Wednesday, October 10, 2012

Last Sermon, Part I

 "The main thing is to keep the main thing the main thing."
- Stephen R. Covey

This post is Part I of a sermon I gave at the Zion Mennonite Church as a part of their 125th anniversary series of messages done by past pastors of the congregation.

I chose the title, “If This Were My Last Sermon,” after having read parts of Randy Pausch’s “Last Lecture.” Randy was a professor in Pittsburgh who died of pancreatic cancer at age 47, and who gave a much publicized “Last Lecture” that went all over the internet. 

In case you’re wondering, as far as I know I don’t have a terminal illness, but I do have a terminal condition known as aging. And I realize that no matter how much I work at staying healthy, the best I can do is to simply delay my death by a little. This means every day is a good day to ask, “What is really the most important thing for me to focus on, to put first?” In other words, to keep remembering that, in the words of Stephen Covey, "the main thing is to keep the main thing the main thing.”

When I was teaching at Eastern Mennonite High School, my students often asked questions like, “Is this going to be on the test?” or “What’s included in the final exam?” 

As we face our finals, we all need to ask, “What does God consider the main thing?”

As we review the Book we expect to be judged by, we want to eagerly learn what God is most passionate about, and to keep our eyes open for clues like, “What does the Lord require of you...... but to do justice, love mercy, and to walk humbly with your God?” the words of the prophet Micah.

We want to underline things like that. As far as I know, that’s never stopped being the main thing, as Jesus announces in his very first sermon, where he reads his mission statement straight from the prophet Isaiah, “The Spirit of the Lord is upon me, he has anointed me to preach the good news to the poor, to proclaim release for the prisoners, and recovery of sight for the blind, to release the oppressed, and to proclaim the year of the Lord’s Jubilee.”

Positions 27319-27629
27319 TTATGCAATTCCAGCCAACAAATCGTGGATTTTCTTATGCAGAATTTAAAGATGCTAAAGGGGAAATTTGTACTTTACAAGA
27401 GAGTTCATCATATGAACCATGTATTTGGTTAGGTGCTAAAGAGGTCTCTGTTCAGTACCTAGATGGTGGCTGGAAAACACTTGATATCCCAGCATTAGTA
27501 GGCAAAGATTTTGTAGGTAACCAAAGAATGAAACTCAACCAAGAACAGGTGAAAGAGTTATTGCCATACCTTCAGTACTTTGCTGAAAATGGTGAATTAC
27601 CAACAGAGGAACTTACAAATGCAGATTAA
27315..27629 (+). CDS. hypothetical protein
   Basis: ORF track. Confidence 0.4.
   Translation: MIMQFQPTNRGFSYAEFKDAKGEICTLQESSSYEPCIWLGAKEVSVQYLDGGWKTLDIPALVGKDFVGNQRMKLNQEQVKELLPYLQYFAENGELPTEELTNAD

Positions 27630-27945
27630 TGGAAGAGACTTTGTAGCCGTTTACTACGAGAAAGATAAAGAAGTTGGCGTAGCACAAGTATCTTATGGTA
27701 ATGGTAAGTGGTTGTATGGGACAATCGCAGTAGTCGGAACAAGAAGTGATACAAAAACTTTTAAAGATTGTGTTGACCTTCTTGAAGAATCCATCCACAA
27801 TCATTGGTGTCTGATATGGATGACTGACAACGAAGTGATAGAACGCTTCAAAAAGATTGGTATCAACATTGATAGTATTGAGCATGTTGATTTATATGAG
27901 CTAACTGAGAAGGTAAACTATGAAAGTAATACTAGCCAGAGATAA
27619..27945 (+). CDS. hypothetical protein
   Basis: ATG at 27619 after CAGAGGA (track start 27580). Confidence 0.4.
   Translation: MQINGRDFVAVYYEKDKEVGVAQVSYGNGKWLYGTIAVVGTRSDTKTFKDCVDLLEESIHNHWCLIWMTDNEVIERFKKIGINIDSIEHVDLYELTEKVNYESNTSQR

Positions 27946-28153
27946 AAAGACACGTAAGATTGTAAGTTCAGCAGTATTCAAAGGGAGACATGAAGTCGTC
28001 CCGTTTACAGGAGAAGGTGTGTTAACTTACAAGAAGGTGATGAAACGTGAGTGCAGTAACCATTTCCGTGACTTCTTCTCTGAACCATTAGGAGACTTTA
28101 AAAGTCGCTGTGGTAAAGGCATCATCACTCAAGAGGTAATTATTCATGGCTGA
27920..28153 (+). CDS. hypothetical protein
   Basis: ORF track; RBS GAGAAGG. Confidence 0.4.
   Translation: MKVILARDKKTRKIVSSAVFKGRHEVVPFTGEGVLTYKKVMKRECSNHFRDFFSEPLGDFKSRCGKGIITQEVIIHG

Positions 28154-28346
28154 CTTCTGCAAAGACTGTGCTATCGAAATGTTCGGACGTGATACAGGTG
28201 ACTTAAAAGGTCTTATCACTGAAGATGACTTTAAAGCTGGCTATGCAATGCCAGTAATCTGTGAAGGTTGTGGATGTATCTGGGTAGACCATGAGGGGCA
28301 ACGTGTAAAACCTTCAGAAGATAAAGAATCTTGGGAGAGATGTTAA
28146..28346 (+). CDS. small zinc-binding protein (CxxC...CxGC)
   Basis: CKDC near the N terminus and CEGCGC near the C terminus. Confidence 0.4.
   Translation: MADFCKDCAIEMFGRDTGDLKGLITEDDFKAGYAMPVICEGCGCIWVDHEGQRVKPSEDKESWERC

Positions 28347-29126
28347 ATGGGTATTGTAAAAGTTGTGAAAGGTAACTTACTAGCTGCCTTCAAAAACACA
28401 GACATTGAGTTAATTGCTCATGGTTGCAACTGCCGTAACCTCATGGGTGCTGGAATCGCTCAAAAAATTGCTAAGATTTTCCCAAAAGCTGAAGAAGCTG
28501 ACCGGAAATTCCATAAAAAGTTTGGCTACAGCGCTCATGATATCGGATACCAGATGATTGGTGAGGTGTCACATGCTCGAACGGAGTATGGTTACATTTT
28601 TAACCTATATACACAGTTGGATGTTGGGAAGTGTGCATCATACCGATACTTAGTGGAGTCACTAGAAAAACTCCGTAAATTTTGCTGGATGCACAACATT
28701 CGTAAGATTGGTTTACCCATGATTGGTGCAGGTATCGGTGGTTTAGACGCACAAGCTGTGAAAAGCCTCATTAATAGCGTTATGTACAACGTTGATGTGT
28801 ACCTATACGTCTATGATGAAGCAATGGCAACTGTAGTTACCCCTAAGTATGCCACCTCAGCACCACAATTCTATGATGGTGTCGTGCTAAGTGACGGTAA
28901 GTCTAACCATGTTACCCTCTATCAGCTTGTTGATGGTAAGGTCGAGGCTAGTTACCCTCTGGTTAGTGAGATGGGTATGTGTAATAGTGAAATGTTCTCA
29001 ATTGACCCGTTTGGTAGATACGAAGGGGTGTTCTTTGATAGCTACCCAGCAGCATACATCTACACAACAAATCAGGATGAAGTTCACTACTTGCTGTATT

So we highlight that, as the kind of “main thing” Jesus would consider test material.

Jesus clearly megaphones the message of the prophets, folks that Bible scholar Abraham Heschel describes as “some of the most disturbing people who ever lived.” “Instead of dealing with the timeless issues” Heschel says,... “the prophets go and on about widows and orphans, about the corruption of judges and... in the market place,” and adds, “The world is a proud place, full of beauty, but the prophets are scandalized, and rave as if the world were a slum.”

In this spirit we need to be all ears and to take especially good notes when Jesus, elsewhere in Luke’s gospel, has a question put to him about how to inherit eternal life. We certainly want to get that one right!

In response, Jesus cites the first and greatest commandment, that of “loving the Lord your God with all your heart, with all your might, and with all your strength” and then he adds a second one as equally  important, to “love your neighbor as yourself.” Jesus then explains what this means by telling a story about an enemy, a Samaritan, who to his hearers may have been a lot like a Muslim might be to us, a member of a related, but not quite orthodox, kind of faith.

But it’s this outsider who is the hero, the one we are to learn from in the story, this “Shiite” who looks after an unfortunate wounded enemy and helps him as if he were his closest neighbor.

And then the clincher (underline, double underline): Jesus says to his followers,  “Do likewise, and you will live.” Here’s something that’s sure to show up on the test, not just as words we want to know by heart or memorize in our head, but as something we practice in everyday life toward friend and strangers alike. 

Another passage we should certainly pay special attention to is an actual preview of the final exam as found in Matthew 25: “In the Judgment, God will divide people into two groups, some on his right and the others on his left, and then he’ll say to those on his right, 'Well done, good and faithful servants (who get the coveted passing grade) enter into my joyful forever,' because when I was hungry, you fed me, (not just gave to the Salvation Army so they could feed me) when I was thirsty, you gave me water, and when I was sick and in prison you personally visited me.”

Notice the real test questions aren’t about how many people we have witnessed to or invited to church, though both certainly have their place, but rather how many of the world’s suffering have we taken the time to love and care for. Like the Samaritan who may not have learned the perfect theology, we want to make sure we get an A in Be-ology and Do-ology.

In short, when all is said and done, God doesn’t grade so much on what’s said as what’s done--for people who are abused and neglected. Because that’s where God’s heart is, where God hangs out, not in our buildings or our institutions.

I’m not just making this up. This is simply what Jesus says.

The second part of this message, given in 2010, will focus on repentance and prayer as the means of living this kind of life.
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